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Vivaldi’s Spring: A Journey of the Human Emotion

The Spring concerto of the string orchestra The Four Seasons by Antonio Lucio Vivaldi is a shining testament to the awe-inspiring power of music. This masterful orchestral composition of the Baroque period awakens the mind’s eye to a breath-taking voyage of the imagination. With mere string instruments, one beholds the serenity of a bubbling stream, the soft breeze on rustling leaves and grass, the tranquil sleep of a shepherd boy by a tree, the soothing twitter of birds on a bright day, the vibrant dancing of peasants, or the trepidation of an oncoming violent storm.

The musical mastery and genius of Vivaldi in the Spring inevitably evokes the beholder to react, drawing one to take a closer look at his life and the creation of the Spring and The Four Seasons; truly a magnus opus which has left an indelible mark on the annals of this field of artistic expression. Antonio Vivaldi was an eldest son born on March 4, 1678 in Venice. Giovanni Battista, his father, was a prominent professional violin player in the orchestra of the city’s most important church, the St. Mark’s, and from him he learned to play the violin at an early stage.

At the age of fifteen, Vivaldi entered the monastery, honing his musical skills and pursuing his studies in priesthood at the same time. He was soon ordained but due to poor health which he describes as “a tightening of the chest” (Zukerman 4), – or asthma as is now known – he celebrated the holy sacrament for only a few times and thereafter was never associated with any particular church. In 1703, with the musical expertise of Vivaldi, he soon taught and composed music for the Ospedale della Pieta, a local orphanage for girls.

At the Pieta, he masterfully excelled at his craft, writing “hundreds of compositions for the girls to perform in the orchestra or to sing in the choir” (Zukerman 5), and in the span of his music career, Vivaldi has written “nearly 600 concertos—for violin, cello, flute, piccolo, oboe, bassoon, trumpet, guitar, and even recorder” (TEXTBOOK AUTHOR 299). Hence he was able to attain a very high social status, performing for kings and dignitaries even of other nations. Regrettably, after almost forty years in the Pieta, the Venetian public grew weary of his music, which has already become unfashionable at that time.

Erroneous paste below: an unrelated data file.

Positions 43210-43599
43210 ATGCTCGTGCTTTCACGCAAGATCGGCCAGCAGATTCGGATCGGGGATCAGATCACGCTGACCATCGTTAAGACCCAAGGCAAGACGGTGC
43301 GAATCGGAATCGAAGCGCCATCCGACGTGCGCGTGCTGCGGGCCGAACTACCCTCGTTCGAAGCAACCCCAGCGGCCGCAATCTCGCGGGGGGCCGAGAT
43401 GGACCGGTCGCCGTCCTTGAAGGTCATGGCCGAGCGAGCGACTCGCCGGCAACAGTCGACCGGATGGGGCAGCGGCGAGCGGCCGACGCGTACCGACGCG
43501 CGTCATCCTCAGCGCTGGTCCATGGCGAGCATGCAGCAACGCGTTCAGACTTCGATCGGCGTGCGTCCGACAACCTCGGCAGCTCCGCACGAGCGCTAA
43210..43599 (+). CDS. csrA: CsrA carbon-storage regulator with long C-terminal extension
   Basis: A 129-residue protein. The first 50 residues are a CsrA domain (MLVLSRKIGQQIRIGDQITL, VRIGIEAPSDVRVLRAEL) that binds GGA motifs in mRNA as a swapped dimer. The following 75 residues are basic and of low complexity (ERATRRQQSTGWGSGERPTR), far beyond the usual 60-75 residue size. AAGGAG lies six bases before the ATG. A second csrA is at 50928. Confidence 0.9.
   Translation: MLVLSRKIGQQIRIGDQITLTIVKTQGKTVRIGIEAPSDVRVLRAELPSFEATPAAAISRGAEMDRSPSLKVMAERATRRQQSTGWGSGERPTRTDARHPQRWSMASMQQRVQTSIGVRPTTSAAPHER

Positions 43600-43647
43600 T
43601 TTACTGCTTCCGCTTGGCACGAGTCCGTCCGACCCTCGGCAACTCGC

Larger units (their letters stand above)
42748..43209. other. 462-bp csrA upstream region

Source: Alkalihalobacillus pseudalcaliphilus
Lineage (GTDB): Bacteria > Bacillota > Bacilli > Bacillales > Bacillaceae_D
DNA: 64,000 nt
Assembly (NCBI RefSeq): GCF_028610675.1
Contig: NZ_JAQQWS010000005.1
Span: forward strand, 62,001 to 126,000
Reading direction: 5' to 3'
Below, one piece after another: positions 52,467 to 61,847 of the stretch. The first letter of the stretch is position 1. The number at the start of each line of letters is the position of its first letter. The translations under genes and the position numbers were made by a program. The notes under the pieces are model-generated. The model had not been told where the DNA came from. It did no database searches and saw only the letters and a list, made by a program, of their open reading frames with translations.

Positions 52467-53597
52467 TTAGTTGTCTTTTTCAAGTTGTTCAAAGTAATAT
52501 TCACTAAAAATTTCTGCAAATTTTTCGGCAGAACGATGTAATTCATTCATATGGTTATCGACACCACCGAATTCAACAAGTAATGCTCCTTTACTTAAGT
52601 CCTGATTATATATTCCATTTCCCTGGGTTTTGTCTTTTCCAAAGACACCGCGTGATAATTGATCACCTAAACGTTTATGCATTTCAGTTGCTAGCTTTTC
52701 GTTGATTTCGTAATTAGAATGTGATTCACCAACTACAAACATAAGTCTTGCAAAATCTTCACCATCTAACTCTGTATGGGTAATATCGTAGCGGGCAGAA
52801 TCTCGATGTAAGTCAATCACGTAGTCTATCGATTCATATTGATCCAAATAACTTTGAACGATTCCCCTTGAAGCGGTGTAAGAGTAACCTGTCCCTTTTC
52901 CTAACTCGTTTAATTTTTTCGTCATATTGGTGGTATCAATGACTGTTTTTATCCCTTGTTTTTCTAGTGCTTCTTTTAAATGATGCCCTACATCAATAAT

Vivaldi, soon after, travelled to Vienna and was hired by a close friend and admirer of his music, Emperor Charles VI. The emperor suddenly died, unfortunately, and from then on, no one wanted the services of Antonio Vivaldi. He died within a year later, on July 28, 1741, with no money and was buried undeservingly receiving “the cheapest possible funeral (Zukerman 5). The Four Seasons is a musical piece comprising of “four short violin concertos written around 1720” (Zukerman 9), with each season, or movement, spanning approximately ten minutes.

Perhaps what makes this work remarkable is the accompaniment of four sonnets to go along with each of the four concertos, plus the paintings done by Marco Ricci that serve to illustrate to the audience, a clear visage of the themes that Vivaldi has aspired to convey. Hence Vivaldi’s Four Seasons attempts to be an artistic magnum opus by “marrying the arts of painting, poetry, and music” (Zukerman 11). It is worth noting that during the time of its release, there was exceeding enthusiasm that contemporary music and historical authorities such as Pinchas Zukerman has compared this to “an eagerly anticipated movie” (11) of our generation.

Reaction After discovering the musical genius behind the man, it is evident that Vivaldi’s Four Seasons is an epitome of musical artistry commonly found only to the very select few that history finds deserving of such a commendation. First and foremost, it can be based on the fact that the aforementioned musical piece is able to effectively convey to its audience the intended themes, even prior to witnessing the respective paintings and/or sonnets that represent the particular season.

As such, we are made willing participants to the barrage of emotional appeals that it presents; from the tranquility that the birds are able to effectuate, the trepidation that goes along with the seeming announcement of a coming storm, to the merry dance of a lively melody that seems to welcome spring in full gratitude and excitement, even as it is emphasized in the lines, “Spring has arrived, and full of joy / The birds greet it with their happy song.

The streams, swept by gentle breezes, flow along with sweet murmur” (TEXTBOOK AUTHOR 299). More notably, perhaps one of the endearing aspects for making this musical piece such a prime example of artistry is its intrinsic capacity to allow its audience to experience life in its entirety, taking into consideration all of the emotions that one experiences in his or her lifetime, and compressing all of these in the limited duration of the aforementioned piece.

Indeed, it very seldom that music is able to be as effective in creating very diverse yet related emotions, as The Four Seasons of Vivaldi fittingly creates.

Works Cited

AUTHOR’S SURNAME, FIRSTNAME. TITLE OF BOOK. COUNTRY OF PUBLICATION: PUBLISHER, YEAR. Zukerman, Pinchas. Vivaldi and the Four Seasons-Teacher Resource Kit. Canada’s National Arts Centre. 2006. 21 August 2010 <http://artsalive. ca/pdf/mus/tour2004/vivaldi2004_en. pdf>

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